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A redundancy occurs where an employee’s job is no longer required for the business. In some circumstances, this is because a new technology fulfils the job obligations, the business is relocating or closing down, or the employee’s job may be divided up and then transferred to various other employees. The result is that the employee, who no longer has any work to do, may have their employment terminated.
A genuine redundancy should not occur because of an employee’s performance or conduct. Employers need to follow a fair procedure with plenty of consultation and communication.
The National Employment Standards (NES) set out the minimum redundancy or severance payment for employees based on length of their employment (continuous service). The employee must have served at least one year of service, however, it is important to check for exceptions in the relevant Award or agreement.
The payment is calculated in accordance with the Fair Work Act 2009. The employee’s base rate of pay for ordinary hours of work are to be paid in accordance with the period of employment as detailed below.
|Period of employment.||Weeks of pay.|
|At least one year but under two years||Four|
|At least two years but under three years||Six|
|At least three years but under four years||Seven|
|At least four years but under five years||Eight|
|At least five years but under six years||10|
|At least six years but under seven years||11|
|At least seven years but under eight years||13|
|At least eight years but under nine years||14|
|At least nine years but under 10 years||16|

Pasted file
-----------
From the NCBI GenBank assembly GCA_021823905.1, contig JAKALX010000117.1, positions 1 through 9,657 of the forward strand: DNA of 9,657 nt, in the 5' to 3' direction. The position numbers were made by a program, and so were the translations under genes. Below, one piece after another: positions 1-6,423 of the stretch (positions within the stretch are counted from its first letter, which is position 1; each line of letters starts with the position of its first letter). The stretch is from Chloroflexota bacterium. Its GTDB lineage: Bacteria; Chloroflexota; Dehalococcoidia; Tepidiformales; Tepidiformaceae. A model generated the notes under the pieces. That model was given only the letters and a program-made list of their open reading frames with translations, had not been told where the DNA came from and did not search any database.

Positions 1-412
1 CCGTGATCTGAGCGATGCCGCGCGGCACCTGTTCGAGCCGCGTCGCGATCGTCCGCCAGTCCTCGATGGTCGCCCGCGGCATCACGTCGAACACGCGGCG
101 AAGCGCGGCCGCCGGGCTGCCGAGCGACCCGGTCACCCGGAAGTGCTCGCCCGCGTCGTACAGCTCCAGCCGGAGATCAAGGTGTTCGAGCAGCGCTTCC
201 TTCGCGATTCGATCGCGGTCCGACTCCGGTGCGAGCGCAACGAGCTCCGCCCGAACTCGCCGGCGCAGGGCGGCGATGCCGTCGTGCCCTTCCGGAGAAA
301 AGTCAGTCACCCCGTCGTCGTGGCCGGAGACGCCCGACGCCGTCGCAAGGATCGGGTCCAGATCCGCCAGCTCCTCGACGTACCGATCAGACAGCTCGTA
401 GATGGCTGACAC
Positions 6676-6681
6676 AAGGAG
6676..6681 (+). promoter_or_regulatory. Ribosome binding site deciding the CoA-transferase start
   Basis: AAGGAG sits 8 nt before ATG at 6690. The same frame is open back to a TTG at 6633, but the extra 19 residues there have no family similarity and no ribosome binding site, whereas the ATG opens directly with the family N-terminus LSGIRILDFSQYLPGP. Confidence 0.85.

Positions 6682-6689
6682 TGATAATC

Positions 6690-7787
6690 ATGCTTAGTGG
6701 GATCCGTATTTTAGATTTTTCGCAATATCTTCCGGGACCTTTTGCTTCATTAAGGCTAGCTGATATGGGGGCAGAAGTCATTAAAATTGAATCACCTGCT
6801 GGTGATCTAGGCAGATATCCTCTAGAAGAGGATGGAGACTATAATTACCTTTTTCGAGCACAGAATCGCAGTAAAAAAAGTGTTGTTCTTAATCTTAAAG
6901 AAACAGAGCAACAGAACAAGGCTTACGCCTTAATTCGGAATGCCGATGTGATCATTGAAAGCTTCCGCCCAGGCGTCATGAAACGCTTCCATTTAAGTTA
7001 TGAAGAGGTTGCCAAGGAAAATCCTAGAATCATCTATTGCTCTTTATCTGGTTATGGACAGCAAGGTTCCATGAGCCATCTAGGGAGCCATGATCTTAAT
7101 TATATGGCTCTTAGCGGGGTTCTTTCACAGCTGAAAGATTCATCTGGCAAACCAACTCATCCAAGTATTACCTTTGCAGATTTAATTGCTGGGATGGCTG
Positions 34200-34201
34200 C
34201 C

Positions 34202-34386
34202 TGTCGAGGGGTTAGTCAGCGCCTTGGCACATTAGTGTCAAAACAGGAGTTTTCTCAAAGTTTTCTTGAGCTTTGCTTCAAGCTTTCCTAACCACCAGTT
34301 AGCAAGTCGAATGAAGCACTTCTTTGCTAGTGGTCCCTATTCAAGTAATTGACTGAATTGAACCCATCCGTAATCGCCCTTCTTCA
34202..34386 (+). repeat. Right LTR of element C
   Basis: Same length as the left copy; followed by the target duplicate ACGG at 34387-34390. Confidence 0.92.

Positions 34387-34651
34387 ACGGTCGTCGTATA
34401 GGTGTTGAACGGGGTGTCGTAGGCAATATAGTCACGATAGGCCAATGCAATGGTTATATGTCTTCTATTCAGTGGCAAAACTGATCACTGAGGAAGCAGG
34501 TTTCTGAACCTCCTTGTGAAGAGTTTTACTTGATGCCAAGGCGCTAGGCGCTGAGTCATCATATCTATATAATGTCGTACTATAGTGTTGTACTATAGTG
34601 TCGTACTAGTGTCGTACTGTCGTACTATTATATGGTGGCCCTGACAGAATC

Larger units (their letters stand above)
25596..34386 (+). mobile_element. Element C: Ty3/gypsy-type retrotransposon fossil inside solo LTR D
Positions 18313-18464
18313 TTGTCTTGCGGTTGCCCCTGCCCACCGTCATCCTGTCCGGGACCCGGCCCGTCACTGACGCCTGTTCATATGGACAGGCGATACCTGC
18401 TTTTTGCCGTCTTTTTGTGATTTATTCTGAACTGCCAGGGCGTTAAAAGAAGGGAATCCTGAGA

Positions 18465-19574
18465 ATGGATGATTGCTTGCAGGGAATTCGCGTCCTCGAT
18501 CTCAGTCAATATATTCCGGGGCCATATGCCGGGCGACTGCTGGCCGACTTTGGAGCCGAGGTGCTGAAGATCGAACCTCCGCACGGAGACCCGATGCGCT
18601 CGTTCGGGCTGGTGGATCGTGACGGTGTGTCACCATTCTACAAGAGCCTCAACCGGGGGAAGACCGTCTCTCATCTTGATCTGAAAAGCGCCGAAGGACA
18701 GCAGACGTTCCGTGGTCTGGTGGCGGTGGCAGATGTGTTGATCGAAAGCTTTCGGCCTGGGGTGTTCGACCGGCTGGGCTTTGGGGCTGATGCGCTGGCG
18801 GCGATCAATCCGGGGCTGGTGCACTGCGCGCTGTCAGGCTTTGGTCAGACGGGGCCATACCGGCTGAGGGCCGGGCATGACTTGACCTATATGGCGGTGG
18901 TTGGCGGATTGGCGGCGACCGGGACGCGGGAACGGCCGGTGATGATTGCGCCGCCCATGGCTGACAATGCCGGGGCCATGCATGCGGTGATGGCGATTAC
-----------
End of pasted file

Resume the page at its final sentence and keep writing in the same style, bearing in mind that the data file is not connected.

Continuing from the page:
|At least 10 years||12|
If an employee was employed before the NES began on 1 January 2010, their period of service starts from that date.
When ending employment because of redundancy, you must provide adequate notice or make payment in lieu, included in their full redundancy payment.
The minimum notice period in the NES is based on how many years your employee has worked for you (continuous service).
|Period of employment.||Minimum notice period.|
|Less than one year||One week|
|One – three years||Two weeks|
|Three – five years||Three weeks|
|Over five years||Four weeks|
If an agreement or contract stipulates a longer notice period, then that one applies. If you give notice to an employee over 45 years old, who has worked at least two years, they are entitled to an extra week’s notice.
Some employees do not qualify for redundancy payment. They include:
Small businesses with less than 15 employees may also be exempt, however, it is best to seek professional advice. Employsure can advise and assist with correct redundancy payments in accordance with Fair Work legislation in Australia.
For more information, visit the redundancy complaints guide.
For peace of mind, please call our 24-hour Advice Line now on 1300 651 415